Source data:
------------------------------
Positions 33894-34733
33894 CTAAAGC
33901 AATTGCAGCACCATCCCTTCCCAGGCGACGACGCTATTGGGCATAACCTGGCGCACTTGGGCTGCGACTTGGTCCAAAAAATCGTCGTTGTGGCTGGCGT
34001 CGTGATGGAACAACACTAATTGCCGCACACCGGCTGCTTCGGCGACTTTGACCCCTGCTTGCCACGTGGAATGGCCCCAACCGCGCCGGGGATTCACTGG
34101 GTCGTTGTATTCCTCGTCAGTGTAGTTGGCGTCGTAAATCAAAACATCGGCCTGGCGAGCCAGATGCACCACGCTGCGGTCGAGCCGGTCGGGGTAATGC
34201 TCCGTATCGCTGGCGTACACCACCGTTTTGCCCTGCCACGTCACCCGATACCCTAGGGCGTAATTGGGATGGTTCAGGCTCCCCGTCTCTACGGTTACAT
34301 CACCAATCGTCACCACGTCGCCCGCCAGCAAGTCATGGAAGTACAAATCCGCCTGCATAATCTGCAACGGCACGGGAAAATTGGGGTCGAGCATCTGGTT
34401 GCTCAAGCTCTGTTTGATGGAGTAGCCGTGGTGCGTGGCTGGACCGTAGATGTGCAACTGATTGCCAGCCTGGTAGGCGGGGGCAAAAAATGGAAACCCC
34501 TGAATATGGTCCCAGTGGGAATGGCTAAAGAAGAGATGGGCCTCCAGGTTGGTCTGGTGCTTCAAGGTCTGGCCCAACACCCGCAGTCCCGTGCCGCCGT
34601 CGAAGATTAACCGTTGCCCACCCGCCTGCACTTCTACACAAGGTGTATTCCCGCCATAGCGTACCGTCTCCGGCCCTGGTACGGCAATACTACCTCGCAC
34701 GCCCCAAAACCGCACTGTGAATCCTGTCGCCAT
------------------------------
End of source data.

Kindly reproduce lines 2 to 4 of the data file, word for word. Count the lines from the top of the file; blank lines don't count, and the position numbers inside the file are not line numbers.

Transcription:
33894 CTAAAGC
33901 AATTGCAGCACCATCCCTTCCCAGGCGACGACGCTATTGGGCATAACCTGGCGCACTTGGGCTGCGACTTGGTCCAAAAAATCGTCGTTGTGGCTGGCGT
34001 CGTGATGGAACAACACTAATTGCCGCACACCGGCTGCTTCGGCGACTTTGACCCCTGCTTGCCACGTGGAATGGCCCCAACCGCGCCGGGGATTCACTGG